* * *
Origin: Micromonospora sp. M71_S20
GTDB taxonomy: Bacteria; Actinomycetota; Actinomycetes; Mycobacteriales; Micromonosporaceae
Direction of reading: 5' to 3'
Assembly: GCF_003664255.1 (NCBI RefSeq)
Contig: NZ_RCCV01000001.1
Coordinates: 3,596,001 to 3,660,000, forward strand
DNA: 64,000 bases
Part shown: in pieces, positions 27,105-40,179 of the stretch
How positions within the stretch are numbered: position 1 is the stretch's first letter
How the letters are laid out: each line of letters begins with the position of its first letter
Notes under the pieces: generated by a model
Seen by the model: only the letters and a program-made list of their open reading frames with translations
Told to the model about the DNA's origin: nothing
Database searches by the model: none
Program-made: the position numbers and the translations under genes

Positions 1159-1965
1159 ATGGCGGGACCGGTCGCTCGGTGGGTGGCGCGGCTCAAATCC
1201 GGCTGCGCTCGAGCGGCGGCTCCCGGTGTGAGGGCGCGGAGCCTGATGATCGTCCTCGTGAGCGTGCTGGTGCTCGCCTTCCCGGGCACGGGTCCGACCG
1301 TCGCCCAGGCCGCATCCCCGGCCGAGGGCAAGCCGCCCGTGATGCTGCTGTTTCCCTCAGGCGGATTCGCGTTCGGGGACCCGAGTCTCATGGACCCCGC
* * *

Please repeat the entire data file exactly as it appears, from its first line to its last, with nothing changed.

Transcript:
Origin: Micromonospora sp. M71_S20
GTDB taxonomy: Bacteria; Actinomycetota; Actinomycetes; Mycobacteriales; Micromonosporaceae
Direction of reading: 5' to 3'
Assembly: GCF_003664255.1 (NCBI RefSeq)
Contig: NZ_RCCV01000001.1
Coordinates: 3,596,001 to 3,660,000, forward strand
DNA: 64,000 bases
Part shown: in pieces, positions 27,105-40,179 of the stretch
How positions within the stretch are numbered: position 1 is the stretch's first letter
How the letters are laid out: each line of letters begins with the position of its first letter
Notes under the pieces: generated by a model
Seen by the model: only the letters and a program-made list of their open reading frames with translations
Told to the model about the DNA's origin: nothing
Database searches by the model: none
Program-made: the position numbers and the translations under genes

Positions 1159-1965
1159 ATGGCGGGACCGGTCGCTCGGTGGGTGGCGCGGCTCAAATCC
1201 GGCTGCGCTCGAGCGGCGGCTCCCGGTGTGAGGGCGCGGAGCCTGATGATCGTCCTCGTGAGCGTGCTGGTGCTCGCCTTCCCGGGCACGGGTCCGACCG
1301 TCGCCCAGGCCGCATCCCCGGCCGAGGGCAAGCCGCCCGTGATGCTGCTGTTTCCCTCAGGCGGATTCGCGTTCGGGGACCCGAGTCTCATGGACCCCGC